At a recent concert outside Detroit, rock 'n' roll singer-songwriter John Mellencamp marveled about releasing his 23rd album, "Life Death Love and Freedom."
"When I was a kid," he told the crowd, "I just wanted to make a record. That was it. I really had no vision I would be 56 years old and make 23 albums."
But now the Indiana rocker, once called Johnny Cougar, finds himself 32 years into a still-potent career. For his new album (released July 15 on Hear Music) Mellencamp collaborated with producer T Bone Burnett not only on the record's austere and textured sound but also on CODE, a high-definition sound process developed by Burnett that's featured on the DVD version of the album.
Mellencamp is still basking in the glow of his Rock and Roll Hall of Fame induction in March, but he's hardly resting on his laurels.
Q: As you've said, "Life Death Love and Freedom" is not "a sing-along album." It handles some big and serious issues and questions. What was the creative charge or mission you felt as you set out to make this?
John Mellencamp: All of these songs were written in a 15-day period. I had no intention of writing songs for a record; (they) just sort of happened. One would be making an error to personalize these songs too much. (They) were written in the American Songbook tradition.
Q: What led you to work with T Bone Burnett for this album, and what did he bring to the party that led to what we hear on "Life Death Love and Freedom," thematically and sonically?
Mellencamp: I've known T Bone for about 10 years ... T Bone Burnett knows more about music from 1960 backwards than anyone I have ever met. Regardless of how the record turned out, he and I became very good friends. Our friendship became more important than the record. It's very rare that you make a musical friend.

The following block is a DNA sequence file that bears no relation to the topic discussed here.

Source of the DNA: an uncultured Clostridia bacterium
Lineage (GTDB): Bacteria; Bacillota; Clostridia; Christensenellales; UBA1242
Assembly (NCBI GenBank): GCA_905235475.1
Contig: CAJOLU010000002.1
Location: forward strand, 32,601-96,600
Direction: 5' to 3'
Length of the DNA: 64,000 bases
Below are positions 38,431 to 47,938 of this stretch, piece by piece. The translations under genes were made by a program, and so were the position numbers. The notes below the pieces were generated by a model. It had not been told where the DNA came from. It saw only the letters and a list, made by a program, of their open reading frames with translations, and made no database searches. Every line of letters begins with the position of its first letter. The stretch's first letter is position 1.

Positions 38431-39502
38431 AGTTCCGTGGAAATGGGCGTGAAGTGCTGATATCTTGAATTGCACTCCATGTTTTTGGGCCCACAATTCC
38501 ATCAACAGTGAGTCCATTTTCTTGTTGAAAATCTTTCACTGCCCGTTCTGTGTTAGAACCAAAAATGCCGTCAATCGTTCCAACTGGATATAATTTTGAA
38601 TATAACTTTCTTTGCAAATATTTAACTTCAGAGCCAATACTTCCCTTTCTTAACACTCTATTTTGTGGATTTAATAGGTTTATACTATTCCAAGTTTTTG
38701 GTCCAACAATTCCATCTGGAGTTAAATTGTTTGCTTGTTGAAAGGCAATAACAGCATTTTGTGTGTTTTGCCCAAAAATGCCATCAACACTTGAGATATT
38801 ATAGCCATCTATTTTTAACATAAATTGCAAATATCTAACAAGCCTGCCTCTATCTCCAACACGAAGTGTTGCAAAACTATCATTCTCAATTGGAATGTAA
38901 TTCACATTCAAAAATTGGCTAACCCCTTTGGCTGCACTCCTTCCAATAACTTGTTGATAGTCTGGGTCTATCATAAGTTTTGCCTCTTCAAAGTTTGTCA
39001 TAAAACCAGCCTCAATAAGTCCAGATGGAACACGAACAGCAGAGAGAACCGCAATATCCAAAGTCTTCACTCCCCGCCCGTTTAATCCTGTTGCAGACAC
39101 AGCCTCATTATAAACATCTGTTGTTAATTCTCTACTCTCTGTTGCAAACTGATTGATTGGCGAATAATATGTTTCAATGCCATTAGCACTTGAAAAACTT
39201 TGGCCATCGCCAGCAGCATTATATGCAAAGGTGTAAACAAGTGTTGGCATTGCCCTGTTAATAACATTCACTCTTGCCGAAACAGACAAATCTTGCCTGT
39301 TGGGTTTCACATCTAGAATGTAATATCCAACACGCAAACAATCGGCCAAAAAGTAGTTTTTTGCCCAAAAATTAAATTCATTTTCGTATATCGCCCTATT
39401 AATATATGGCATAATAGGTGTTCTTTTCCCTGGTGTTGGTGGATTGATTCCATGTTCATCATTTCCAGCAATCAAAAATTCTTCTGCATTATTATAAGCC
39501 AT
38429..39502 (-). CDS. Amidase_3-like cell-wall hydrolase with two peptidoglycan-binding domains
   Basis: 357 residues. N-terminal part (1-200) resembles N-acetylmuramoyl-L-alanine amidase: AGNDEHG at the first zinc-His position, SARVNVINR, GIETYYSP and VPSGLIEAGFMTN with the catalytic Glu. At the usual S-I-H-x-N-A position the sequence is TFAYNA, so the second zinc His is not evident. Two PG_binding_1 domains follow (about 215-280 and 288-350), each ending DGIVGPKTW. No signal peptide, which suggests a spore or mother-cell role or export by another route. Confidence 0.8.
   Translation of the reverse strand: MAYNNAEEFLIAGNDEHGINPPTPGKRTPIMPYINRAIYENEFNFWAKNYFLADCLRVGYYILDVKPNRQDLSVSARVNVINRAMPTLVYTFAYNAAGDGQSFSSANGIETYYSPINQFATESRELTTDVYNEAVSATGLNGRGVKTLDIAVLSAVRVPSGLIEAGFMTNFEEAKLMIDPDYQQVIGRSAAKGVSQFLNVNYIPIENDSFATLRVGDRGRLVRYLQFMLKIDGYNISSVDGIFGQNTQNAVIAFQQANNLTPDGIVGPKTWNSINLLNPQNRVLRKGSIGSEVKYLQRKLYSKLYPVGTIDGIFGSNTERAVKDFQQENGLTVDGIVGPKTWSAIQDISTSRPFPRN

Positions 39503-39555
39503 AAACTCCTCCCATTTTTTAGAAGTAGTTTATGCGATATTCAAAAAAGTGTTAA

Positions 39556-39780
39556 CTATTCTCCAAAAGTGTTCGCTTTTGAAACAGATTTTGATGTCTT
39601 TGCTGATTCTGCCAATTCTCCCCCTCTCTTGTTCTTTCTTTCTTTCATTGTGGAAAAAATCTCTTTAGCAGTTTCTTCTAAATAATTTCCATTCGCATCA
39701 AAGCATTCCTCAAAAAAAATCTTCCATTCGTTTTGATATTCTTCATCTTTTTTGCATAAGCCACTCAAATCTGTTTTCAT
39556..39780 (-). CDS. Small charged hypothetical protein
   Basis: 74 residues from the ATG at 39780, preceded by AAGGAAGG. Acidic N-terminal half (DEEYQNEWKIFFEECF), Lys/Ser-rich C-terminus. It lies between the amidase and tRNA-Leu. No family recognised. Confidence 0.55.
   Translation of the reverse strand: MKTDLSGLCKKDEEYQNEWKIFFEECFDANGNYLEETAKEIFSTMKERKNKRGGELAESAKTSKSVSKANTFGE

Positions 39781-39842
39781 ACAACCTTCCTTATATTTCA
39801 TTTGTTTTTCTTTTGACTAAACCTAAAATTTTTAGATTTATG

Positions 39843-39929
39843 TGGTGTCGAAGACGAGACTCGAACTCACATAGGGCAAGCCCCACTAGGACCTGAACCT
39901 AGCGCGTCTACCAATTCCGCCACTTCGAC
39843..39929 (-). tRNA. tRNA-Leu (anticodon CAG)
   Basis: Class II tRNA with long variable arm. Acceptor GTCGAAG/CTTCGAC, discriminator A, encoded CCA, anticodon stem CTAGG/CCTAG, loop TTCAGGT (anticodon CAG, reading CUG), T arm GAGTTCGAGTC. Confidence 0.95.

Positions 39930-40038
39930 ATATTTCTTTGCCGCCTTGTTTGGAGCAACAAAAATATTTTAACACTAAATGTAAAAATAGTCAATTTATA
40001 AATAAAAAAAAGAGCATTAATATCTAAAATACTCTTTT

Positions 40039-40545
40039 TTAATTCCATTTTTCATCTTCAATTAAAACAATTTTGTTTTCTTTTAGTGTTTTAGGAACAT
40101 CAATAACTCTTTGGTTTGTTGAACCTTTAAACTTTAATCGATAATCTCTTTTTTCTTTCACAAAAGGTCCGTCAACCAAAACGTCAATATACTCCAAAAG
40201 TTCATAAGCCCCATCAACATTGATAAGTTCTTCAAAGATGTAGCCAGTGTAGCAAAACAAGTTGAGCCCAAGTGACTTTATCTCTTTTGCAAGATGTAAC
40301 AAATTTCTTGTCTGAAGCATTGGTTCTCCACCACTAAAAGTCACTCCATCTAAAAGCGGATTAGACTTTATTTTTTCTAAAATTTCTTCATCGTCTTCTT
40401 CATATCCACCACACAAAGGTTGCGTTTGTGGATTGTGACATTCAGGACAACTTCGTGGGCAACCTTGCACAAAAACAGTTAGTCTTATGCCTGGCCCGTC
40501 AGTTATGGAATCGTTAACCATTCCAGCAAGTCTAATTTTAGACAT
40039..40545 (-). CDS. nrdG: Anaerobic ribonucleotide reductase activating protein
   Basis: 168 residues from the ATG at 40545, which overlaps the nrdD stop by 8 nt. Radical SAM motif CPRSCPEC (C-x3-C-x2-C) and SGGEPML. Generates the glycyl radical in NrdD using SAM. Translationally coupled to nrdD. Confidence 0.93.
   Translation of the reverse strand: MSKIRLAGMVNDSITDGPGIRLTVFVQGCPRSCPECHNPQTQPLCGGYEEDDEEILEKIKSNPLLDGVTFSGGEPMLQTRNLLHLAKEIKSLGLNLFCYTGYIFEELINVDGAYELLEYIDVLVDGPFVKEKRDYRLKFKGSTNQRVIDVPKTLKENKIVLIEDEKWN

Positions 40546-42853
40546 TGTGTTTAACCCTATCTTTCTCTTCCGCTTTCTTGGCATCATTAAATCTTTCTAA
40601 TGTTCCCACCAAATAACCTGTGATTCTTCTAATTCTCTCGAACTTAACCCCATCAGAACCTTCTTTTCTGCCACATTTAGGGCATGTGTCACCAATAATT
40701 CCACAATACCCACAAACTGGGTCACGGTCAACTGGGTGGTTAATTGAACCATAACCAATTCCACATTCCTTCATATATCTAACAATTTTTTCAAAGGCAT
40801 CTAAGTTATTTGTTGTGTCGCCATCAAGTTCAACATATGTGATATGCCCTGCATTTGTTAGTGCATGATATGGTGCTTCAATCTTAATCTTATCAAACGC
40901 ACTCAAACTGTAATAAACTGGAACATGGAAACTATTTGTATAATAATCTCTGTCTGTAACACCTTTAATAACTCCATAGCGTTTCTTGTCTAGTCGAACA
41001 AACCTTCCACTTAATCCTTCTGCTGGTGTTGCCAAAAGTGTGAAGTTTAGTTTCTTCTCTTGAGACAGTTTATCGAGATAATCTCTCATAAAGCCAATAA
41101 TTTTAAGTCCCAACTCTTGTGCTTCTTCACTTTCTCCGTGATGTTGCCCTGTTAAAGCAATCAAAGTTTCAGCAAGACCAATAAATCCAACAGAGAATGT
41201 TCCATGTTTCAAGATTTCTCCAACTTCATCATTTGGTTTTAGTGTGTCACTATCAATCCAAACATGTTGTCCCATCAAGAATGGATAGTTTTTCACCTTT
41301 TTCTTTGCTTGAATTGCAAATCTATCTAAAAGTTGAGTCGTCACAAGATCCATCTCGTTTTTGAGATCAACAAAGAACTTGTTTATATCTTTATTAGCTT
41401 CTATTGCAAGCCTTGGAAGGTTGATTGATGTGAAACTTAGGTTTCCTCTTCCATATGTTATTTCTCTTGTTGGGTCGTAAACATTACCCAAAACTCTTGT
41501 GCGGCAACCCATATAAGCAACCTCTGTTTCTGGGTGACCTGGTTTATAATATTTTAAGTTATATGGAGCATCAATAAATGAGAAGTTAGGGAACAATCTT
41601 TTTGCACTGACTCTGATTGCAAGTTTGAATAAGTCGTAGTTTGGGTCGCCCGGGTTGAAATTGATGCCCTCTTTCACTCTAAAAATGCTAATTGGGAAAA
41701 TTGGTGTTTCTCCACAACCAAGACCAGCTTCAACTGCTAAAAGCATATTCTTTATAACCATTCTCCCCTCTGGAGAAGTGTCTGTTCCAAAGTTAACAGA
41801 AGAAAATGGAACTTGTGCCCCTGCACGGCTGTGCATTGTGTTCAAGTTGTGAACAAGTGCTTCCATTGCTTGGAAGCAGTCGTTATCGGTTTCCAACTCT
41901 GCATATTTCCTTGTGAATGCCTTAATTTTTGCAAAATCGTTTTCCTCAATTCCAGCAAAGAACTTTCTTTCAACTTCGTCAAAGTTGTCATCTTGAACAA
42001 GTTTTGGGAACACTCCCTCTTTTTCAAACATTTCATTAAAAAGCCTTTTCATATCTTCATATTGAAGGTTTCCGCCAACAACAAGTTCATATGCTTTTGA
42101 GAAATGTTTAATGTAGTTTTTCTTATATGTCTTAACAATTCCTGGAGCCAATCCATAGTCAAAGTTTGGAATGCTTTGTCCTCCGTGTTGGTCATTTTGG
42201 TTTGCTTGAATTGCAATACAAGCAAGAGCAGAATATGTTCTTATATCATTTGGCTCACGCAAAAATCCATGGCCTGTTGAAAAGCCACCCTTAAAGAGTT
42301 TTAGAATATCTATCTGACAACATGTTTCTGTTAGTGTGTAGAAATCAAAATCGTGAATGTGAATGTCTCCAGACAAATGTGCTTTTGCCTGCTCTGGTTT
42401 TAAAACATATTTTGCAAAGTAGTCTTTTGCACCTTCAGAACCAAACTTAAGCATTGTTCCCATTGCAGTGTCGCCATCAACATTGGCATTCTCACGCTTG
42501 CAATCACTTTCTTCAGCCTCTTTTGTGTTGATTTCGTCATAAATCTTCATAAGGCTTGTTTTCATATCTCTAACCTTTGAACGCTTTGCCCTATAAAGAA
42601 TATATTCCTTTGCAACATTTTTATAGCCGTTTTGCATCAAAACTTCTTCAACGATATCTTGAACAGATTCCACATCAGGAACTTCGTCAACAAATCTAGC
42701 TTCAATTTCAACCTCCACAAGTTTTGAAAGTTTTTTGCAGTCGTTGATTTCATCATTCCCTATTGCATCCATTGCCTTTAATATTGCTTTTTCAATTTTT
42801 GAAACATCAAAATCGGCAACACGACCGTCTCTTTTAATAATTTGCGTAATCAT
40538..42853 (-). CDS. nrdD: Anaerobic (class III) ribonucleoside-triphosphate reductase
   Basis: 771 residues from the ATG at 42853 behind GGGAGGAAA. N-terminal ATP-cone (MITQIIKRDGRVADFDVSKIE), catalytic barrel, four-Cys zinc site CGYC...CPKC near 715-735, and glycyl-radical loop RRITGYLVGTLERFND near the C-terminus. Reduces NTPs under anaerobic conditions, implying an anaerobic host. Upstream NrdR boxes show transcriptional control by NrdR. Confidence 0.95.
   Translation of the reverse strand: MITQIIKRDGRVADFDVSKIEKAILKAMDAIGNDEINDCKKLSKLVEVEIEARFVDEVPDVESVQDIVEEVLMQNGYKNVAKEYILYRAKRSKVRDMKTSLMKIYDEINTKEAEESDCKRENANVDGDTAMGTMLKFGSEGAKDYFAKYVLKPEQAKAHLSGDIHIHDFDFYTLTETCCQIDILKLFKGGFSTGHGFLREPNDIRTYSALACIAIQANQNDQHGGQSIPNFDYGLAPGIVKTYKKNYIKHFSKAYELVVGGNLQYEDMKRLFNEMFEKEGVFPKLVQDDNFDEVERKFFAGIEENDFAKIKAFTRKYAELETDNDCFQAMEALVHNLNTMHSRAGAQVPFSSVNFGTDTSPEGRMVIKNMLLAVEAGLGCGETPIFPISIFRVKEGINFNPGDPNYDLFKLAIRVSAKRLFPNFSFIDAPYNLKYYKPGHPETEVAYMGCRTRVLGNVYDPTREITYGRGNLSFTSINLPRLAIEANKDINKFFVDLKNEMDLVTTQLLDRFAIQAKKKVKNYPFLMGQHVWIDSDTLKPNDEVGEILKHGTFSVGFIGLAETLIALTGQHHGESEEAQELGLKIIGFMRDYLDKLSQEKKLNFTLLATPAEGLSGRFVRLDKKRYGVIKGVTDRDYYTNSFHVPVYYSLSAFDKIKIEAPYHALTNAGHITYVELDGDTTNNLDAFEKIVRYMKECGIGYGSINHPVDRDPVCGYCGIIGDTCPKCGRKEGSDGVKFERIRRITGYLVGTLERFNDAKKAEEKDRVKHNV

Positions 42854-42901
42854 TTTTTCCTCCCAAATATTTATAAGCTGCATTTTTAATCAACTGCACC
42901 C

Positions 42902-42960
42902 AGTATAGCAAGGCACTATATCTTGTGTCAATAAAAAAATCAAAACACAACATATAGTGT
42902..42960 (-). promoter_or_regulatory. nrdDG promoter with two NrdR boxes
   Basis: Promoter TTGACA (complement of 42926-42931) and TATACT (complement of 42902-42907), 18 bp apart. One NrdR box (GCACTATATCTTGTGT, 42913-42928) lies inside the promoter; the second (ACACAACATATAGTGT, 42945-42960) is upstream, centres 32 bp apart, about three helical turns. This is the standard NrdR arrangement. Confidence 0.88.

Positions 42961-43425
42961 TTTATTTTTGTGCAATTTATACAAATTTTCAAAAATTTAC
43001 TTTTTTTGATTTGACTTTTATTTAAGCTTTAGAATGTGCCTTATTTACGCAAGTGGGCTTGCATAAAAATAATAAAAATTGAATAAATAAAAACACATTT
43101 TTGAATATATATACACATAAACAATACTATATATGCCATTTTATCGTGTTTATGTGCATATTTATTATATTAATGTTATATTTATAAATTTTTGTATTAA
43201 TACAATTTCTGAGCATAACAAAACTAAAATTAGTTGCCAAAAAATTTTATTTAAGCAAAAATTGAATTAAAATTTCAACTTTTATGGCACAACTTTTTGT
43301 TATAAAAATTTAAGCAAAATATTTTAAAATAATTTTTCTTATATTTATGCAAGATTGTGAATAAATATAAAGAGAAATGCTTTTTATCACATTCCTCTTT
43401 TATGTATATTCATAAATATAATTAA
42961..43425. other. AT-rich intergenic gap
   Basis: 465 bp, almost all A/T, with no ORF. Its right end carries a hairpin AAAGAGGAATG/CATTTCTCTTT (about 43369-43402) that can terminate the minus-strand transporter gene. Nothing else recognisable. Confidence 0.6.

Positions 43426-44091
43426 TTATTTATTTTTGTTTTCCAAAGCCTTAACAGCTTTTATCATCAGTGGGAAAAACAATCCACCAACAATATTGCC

Q: How would you describe the path you've taken during these 23 albums? I would contend there's been a thread through them all, that the landscape on "Life Death Love and Freedom" is indeed the same world "Jack & Diane" inhabited, only 26 years later. How do you see it?
Mellencamp: All of these records are the same to me. The songwriting all comes from the same place. But it's how we choose to use the band that changes. I have been fortunate enough to go from being a young man to an old man.
Q: How does CODE allow you to present your music in a way that's more satisfying as an artist?
Mellencamp: Digital technology was sold by the record companies as a better sound. But us guys who make the records always knew different. CODE gives a wider band range to allow the sound to be captured in a more analog way, if that makes any sense to you at all.
Q: Musicians, including yourself, played an active role in the 2004 presidential election. What impact do you think you had, and what do you see as your role, if any, in this year's campaign?
Mellencamp: Slowly but surely, this country changes by the men that we elect and admire. If my music can help change the culture in any small way, then let the change be near.
Q: What made Hear Music a good fit for this album? Are you on a record-to-record deal with it?
Mellencamp: Hear Music is strictly a logo now. This record is being worked by Concord Records. I was with PolyGram for 25 years, (so) I have no desire or need for any long-term record contracts.